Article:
Its idiosyncratic feature set is further exemplified by a chambered mahogany body and 24” ebony fingerboard on set-in mahogany neck, topped off by Grover locking Rotomatic tuners and a Wilkinson WVP Knife Edge tremolo. Rest assured, this signature guitar will rock you.
The Smiths’ indie rock icon gave Fender’s eccentric offset a comprehensive overhaul that transformed it into an altogether more usable beast. A pair of Bare Knuckle single coils are tweaked using a four-position blade pickup switch mounted to the lower-horn plate, while a pair of upper-horn slide switches provide a choice of ‘bright’ options.
Besides the increased tonal versatility, there’s also the addition of a more reliable Mustang-saddle Jaguar bridge with nylon post inserts, plus the tremolo arm is taller and comes with a nylon sleeve insert to prevent the arm from swinging around too much. Marr’s updates are so well thought-out, it makes his signature model just about the best Jaguar you can buy today.
By far the cheapest signature guitar you’re likely to find, the ‘AFD’ (that’s Appetite For Destruction, acronym fans) Special-II deserves its place on this list as a killer beginner guitar that also goes some way to capturing the vibe of the guitar with which Slash is synonymous.
An AAA flame maple veneer provides a far more expensive look than the price tag would suggest, and while the Ceramic Plus Zebra-coil humbuckers aren’t going to compete with Gibson’s offerings, they certainly do the job for distorted rock tones.
This signature model has one thing going for it that Slash’s own Gibsons don’t, too: a built-in tuner on the bridge pickup mounting ring. Nifty.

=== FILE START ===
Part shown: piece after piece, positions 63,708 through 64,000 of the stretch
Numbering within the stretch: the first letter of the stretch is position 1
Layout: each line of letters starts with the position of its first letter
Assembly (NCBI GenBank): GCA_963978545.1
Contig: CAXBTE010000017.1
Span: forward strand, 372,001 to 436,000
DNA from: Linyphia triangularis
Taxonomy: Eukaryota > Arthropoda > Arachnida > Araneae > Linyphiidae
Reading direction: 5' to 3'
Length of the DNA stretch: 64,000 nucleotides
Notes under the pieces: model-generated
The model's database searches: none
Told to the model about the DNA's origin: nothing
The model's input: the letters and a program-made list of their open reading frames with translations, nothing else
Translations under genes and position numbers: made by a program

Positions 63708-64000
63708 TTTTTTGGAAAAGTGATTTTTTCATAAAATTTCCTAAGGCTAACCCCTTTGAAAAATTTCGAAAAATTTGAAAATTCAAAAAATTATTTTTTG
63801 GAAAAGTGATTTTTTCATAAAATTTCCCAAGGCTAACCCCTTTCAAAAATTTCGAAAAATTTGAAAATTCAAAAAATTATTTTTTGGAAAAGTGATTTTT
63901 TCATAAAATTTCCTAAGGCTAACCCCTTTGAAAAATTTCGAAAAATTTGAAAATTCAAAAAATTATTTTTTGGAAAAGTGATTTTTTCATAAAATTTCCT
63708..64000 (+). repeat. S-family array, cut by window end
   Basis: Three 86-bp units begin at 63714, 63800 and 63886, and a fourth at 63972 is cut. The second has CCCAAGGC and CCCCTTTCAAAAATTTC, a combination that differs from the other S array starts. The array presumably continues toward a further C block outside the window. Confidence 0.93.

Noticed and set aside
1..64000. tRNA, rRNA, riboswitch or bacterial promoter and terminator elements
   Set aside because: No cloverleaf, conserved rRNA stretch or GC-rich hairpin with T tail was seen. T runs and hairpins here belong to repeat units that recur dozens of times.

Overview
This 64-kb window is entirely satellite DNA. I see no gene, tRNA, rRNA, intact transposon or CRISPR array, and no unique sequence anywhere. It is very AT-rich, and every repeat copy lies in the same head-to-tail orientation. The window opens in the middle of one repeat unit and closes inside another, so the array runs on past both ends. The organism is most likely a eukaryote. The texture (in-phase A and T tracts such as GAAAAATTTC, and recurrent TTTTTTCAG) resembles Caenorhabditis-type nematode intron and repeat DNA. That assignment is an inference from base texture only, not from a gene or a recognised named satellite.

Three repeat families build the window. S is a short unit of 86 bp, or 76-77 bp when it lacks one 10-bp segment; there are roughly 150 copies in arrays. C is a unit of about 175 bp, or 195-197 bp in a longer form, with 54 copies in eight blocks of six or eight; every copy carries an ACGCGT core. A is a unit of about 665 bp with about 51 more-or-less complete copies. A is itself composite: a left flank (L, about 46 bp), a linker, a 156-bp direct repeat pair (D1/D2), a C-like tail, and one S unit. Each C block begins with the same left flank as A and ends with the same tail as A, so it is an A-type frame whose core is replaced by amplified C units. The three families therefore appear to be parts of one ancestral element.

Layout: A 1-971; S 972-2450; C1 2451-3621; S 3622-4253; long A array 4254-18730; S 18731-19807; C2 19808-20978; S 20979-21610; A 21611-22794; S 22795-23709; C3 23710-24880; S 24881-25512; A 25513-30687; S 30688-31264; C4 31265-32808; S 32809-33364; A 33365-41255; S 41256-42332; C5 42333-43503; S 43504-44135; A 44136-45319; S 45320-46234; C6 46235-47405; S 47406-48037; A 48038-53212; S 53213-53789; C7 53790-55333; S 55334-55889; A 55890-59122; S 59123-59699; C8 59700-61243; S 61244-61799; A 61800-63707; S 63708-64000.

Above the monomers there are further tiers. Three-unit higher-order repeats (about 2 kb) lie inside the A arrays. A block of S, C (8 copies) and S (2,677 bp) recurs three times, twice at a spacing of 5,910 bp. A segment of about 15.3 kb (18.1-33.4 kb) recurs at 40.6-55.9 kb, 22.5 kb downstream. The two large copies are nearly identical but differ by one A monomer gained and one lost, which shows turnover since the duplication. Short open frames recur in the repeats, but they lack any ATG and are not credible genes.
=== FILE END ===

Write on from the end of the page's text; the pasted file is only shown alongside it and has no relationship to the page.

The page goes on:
Most Epiphone signature models are limited-editions and don’t hang around long, but the Slash AFD Les Paul has been around for many years now, and that’s testament to its supreme value for money.
The Silver Sky proved rather controversial upon its launch, owing to its similarity to a fairly famous Fender electric guitar. A number of smart design and tone choices set this model apart from its inspiration, however.
Mayer has combined aspects of his favorite instruments here, with a ’63/’64-derived neck shape, 7.25” radius and a trio of vintage-voiced single coil pickups. The whole thing is brought bang up to date by PRS’s trademark lower horn ‘scoop’, vintage-style locking tuners and a PRS tremolo system with Gen III knife-edge screws.
The guitar’s striking finishes are even derived from Tesla car colours, which is a nod to Fender’s use of DuPont automotive colours back in the day.
Dream Theater speed demon John Petrucci has dubbed his latest incarnation of the Majesty “the perfect guitar”, and for players of a prog-metal persuasion, he may well be right.
Everything about this model is precision-engineered to deliver a high-octane playing experience, with hand-selected tonewoods, a neck-through-body design and digital pickup switching capabilities.
There are magnetic and piezo offerings to cop acoustic sounds, as well as coil-tapping and a 20dB boost for extra gain. You can even output in stereo for the ultimate widescreen guitar tone.
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Although the model is technically ‘designed with’ Radiohead’s sonic architect Ed O’Brien, its versatile feature set makes it one of the most imaginative takes on the Strat yet.
The model’s USP is a Fernandes Sustainer neck pickup, which provides infinite sustain for otherworldly textures, but the guitar also packs a Texas Special Strat middle pickup and Seymour Duncan JB Jr humbucker, offering a seriously flexible switching arrangement.
Elsewhere, O’Brien has made a number of other practical tweaks, including shifting the output jack to the side, as well as spec’ing a palm-filling 10/56 neck profile. This killer guitar has everything in its right place.